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Debra, Lawyer
Category: Canada Law
Satisfied Customers: 99979
Experience:  Lawyer
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I will try and synopsize this. My question is, does the

Customer Question

I will try and synopsize this for you. My question is, does the following scenario have any basis for pursuing a constructive dismissal suit.
I have been working in car sales at a dealership. Some time ago I accepted extra duties posting and managing online listings. Accepted $125/wk with the promise of more. After more than 2 years of complaining and requesting improvements in the package, based on doing more than was asked finally this Spring the plan was changed to $1000/mth base ++ and all the leads, I was also asked to manage changing the website provider and helping build a new website. The next 3 months yeilded $2000, $2000, $1500. During that time I was asked to move to commercial accounts and outside sales. My online duties and by extension the extra income were reassigned. I had turned down the commercial position some time ago because the dealership was looking for it to be a part-time position with little compensation, I made it clear that this time it would have to be full-time with financial support to get started and build a book of business. I was led to believe that this would happen. In May I was still fully on the schedule and pursued commercial on my own time, in June I was given 2 days off the floor schedule, but still no pay plan or solid targets. I have been pushing hard for the last 2 weeks to make this happen properly. This morning I was informed that it was not going to be a full time position.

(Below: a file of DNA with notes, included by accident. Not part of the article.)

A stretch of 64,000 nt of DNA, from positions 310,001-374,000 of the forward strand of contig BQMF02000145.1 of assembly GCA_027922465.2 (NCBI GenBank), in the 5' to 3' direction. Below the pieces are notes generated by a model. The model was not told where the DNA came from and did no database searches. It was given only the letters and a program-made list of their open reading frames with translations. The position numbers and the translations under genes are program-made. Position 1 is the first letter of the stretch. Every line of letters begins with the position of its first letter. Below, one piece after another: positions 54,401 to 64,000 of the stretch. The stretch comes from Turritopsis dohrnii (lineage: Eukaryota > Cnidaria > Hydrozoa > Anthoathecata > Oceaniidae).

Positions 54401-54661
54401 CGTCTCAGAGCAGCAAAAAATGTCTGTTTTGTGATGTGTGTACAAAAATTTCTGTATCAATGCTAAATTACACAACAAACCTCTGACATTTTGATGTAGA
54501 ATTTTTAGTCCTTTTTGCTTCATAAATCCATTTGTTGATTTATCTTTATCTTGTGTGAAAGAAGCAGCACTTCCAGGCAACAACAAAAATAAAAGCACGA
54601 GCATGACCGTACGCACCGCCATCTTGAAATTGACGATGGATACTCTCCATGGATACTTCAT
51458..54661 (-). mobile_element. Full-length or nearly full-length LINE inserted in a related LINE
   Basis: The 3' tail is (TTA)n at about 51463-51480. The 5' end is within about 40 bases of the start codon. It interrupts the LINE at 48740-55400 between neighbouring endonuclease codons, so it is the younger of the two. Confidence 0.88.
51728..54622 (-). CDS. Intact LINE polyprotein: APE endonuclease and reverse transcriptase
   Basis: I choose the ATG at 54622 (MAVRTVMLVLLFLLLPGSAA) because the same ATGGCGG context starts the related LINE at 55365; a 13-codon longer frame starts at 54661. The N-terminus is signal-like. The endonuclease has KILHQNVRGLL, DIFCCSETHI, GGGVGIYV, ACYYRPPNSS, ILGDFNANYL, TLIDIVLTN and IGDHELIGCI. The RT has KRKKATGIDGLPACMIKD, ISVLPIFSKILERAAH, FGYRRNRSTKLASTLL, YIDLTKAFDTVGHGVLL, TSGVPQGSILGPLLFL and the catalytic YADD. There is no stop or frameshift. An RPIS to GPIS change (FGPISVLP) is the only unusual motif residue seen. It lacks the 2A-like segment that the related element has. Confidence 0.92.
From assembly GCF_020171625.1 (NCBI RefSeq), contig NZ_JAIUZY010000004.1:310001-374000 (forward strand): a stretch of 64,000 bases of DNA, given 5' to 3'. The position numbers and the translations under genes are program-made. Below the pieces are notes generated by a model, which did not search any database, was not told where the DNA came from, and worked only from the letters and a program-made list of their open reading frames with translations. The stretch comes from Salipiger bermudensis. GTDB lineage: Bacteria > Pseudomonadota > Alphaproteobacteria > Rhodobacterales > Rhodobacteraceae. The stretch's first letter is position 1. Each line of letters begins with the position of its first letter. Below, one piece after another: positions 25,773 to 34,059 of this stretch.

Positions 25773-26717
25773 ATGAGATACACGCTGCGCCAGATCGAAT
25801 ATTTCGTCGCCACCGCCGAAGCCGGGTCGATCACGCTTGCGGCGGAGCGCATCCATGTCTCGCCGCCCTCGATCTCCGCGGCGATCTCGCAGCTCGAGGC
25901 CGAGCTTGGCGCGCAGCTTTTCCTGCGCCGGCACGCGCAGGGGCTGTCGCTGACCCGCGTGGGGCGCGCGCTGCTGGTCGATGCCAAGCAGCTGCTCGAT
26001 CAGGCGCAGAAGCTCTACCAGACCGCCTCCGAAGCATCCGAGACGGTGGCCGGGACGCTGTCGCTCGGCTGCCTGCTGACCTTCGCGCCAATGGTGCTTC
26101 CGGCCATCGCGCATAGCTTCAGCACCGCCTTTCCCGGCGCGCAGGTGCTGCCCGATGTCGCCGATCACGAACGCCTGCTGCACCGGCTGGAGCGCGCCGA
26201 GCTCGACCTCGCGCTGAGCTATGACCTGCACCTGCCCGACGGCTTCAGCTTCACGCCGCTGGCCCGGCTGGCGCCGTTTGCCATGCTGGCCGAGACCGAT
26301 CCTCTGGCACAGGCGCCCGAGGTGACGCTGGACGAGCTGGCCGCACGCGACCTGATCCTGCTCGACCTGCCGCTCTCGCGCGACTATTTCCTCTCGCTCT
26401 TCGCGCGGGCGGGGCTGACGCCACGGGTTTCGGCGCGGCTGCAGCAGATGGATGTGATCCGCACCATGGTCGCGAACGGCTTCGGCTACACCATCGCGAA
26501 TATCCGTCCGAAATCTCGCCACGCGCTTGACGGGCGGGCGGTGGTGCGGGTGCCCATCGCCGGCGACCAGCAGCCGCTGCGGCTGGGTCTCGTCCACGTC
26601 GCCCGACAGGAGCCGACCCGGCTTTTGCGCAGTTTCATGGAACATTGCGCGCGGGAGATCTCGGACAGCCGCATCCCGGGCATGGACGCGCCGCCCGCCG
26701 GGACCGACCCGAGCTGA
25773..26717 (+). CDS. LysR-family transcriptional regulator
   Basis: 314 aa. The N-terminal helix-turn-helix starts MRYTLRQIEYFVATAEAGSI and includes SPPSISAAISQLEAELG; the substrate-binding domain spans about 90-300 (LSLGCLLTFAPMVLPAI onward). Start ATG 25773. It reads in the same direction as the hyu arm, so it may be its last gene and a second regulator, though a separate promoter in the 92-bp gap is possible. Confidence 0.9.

Anything here? Or too bad so sad?
Submitted: 1 year ago.
Category: Canada Law
Expert:  Debra replied 1 year ago.

The situation does sound like this may be a case of constructive dismissal.

When an employer does something that fundamentally changes the nature of the employment so that it drives the employee to quit, this may be a case of constructive dismissal. This is usually the case when the employer reduces wages, cuts hours etc. It is also the case where the employer's conduct makes it intolerable for the employee to continue working.

If an employee does quit under these circumstances then the law is that constructive dismissal is wrongful dismissal and the employer will be liable for damages.

If you are considering this option it is crucial that you first consult with an employment lawyer so that you can get a legal opinion from an expert both about whether the facts amount to constructive dismissal and, as well, about what damages you may be entitled to.

Generally the damages would be equal to what you would receive had you been dismissed without cause. If that had been the case you would have been entitled to receive "reasonable" notice or pay in lieu of notice.

Generally, in determining what is reasonable notice Courts look at several factors including the length of time you worked for the employer, your age, your position, the likelihood of finding new employment etc.

At the high end, if you were in a managerial position, the Court would likely order one month's notice or pay in lieu of notice for each year of employment. If you were not in a managerial position the Court would order somewhat less.

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